Great Throughts Treasury

A database of quotes

Johann Kaspar Lavater

Swiss-born German Theologian, Poet, Physiognomist

"True philosophy is that which makes us to ourselves and to all about us, better; and at the same time, more content, patient, calm, and more ready for all decent and pure enjoyment."

"True philosophy is that which renders us to ourselves, and all others who surround us, better, and at the same time more content, more patient, more calm, and more ready for all decent and pure enjoyment."

"True worth is as inevitably discovered by the facial expression, as its opposite is sure to be clearly represented there. The human face is nature’s tablet, the truth is certainly written thereon."

"Trust him with little who, without proofs, trusts you with everything, or, when he has proved you, with nothing."

"Truth, wisdom, love, seek reasons; malice only seeks causes."

"Weaknesses, so called, are nothing more nor less than vice in disguise!"

"What is the elevation of the soul? A prompt, delicate, certain feeling for all that is beautiful, all that is grand; a quick resolution to do the greatest good by the smallest means; a great benevolence joined to a great strength and great humility."

"If you wish to appear agreeable in society, you must consent to be taught many things which you already know."

"The prudent see only the difficulties, the bold only the advantages, of a great enterprise; the hero sees both; diminishes the former and makes the latter preponderate, and so conquers."

"He alone is an acute observer, who can observe minutely without being observed."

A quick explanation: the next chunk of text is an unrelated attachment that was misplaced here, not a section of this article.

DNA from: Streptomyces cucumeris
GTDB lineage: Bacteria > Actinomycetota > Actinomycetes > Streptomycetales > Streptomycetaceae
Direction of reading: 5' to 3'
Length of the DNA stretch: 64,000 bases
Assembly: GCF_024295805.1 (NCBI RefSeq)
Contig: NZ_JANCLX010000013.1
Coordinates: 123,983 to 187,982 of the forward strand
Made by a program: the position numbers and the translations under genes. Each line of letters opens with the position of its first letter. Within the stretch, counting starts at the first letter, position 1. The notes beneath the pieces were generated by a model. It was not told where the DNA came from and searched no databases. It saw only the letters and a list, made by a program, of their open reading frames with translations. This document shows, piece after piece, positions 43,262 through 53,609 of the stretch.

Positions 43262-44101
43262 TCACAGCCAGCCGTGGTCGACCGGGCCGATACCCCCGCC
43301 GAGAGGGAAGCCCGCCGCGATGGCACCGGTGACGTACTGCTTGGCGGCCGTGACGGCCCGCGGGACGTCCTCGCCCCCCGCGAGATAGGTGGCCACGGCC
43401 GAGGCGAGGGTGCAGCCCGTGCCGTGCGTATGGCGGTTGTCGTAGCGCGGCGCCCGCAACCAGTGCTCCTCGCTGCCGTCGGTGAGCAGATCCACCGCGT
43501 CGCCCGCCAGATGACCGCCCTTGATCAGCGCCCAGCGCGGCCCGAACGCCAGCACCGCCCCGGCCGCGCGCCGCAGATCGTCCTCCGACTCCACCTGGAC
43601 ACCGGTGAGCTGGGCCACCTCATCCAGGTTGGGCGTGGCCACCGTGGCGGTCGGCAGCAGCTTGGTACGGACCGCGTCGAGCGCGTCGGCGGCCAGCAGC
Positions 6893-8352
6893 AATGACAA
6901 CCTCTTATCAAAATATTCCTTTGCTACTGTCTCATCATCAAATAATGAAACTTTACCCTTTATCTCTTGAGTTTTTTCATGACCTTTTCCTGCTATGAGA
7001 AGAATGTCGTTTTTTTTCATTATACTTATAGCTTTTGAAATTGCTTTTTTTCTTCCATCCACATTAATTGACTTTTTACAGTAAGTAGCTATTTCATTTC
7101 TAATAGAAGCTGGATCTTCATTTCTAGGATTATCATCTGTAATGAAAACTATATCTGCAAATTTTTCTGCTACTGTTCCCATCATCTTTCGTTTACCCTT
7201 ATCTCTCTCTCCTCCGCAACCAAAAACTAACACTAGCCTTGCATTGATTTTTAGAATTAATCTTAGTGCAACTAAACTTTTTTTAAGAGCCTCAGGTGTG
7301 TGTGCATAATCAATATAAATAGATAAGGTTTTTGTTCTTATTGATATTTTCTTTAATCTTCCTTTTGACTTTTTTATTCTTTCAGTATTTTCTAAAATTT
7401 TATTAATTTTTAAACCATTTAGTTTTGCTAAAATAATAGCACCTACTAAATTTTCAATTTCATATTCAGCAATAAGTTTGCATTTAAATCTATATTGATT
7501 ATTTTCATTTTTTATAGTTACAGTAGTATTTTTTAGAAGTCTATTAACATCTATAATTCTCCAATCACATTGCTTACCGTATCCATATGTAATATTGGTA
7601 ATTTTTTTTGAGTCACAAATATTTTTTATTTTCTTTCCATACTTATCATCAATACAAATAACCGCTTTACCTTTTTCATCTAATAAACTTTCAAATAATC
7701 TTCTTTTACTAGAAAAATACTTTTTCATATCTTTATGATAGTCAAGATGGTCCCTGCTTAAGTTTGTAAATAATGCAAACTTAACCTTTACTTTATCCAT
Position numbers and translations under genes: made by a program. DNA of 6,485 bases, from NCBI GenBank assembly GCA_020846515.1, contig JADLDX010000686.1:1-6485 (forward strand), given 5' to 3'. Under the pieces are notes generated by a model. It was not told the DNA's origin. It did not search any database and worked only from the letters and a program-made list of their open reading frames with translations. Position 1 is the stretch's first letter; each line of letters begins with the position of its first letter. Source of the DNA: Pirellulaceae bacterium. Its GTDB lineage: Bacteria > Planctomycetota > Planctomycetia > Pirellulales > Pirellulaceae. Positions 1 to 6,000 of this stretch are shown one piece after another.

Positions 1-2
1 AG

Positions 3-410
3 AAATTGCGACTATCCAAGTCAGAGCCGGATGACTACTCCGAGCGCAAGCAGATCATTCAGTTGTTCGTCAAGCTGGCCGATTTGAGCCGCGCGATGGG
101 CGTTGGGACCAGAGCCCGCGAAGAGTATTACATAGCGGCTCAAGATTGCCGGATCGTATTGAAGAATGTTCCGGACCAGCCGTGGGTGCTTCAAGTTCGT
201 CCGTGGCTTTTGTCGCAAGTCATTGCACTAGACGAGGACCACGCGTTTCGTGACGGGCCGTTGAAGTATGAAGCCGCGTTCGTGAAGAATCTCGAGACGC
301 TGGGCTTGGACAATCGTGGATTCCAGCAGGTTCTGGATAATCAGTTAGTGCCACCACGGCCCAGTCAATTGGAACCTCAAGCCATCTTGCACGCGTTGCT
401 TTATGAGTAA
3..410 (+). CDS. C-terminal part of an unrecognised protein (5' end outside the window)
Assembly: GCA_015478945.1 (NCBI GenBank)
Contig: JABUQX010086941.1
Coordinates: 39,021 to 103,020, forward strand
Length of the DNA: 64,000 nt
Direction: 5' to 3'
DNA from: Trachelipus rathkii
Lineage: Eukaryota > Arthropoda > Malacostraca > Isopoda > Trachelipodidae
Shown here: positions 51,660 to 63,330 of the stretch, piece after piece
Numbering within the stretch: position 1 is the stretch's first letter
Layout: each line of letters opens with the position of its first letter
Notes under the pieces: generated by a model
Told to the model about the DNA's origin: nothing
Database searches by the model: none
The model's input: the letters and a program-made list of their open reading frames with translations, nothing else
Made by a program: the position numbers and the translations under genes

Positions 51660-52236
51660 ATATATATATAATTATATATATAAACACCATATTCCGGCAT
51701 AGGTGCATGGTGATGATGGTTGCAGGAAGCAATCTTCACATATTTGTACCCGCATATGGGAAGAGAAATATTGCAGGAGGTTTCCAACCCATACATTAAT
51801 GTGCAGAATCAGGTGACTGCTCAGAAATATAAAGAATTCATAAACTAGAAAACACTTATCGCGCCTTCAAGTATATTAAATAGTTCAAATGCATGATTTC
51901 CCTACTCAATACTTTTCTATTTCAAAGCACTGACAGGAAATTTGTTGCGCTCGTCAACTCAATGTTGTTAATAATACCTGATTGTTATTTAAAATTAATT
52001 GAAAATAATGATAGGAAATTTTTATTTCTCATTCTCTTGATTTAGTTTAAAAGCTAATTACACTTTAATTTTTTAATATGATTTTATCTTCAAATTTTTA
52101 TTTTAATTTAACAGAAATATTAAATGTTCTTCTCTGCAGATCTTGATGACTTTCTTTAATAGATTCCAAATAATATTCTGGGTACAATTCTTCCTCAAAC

"When the most insignificant person tells us we are in error, we should listen, and examine ourselves, ands see if it is so. To believe it possible we may be in error, is the first step toward getting out of it."

"Trust him little who praises all; him less who censures all; and him least who is indifferent to all."

"Volatility of words is carelessness in actions; words are the wings of actions."

"Where there is much pretension, much has been borrowed; nature never pretends."

"Who makes quick use of the moment, is a genius of prudence."

"Who, in the midst of just provocation to anger, instantly finds the fit word which settles all around him in silence is more than wise or just; he is, were he a beggar, of more than royal blood, he is of celestial descent."

"Wisdom is the repose of the mind."

"Wishes run over in loquacious impotence; will presses on with laconic energy."

"Words are the wings of actions."

"What do I owe to my times, to my country, to my neighbors, to my friends? Such are the questions which a virtuous man ought often to ask himself."

"What knowledge is there of which man is capable that is not founded on the exterior, the relation that exists between visible and invisible, the perceptible and imperceptible?"

"You are not very good if you are not better than your best friends imagine you to be."

"Act well at the moment, and you have performed a good action for all eternity."

"Mistrust the man who finds everything good, the man who finds everything evil and still more the man who is indifferent to everything."

"He who seldom speaks, and with one calm well-timed word can strike dumb the loquacious, is a genius or a hero."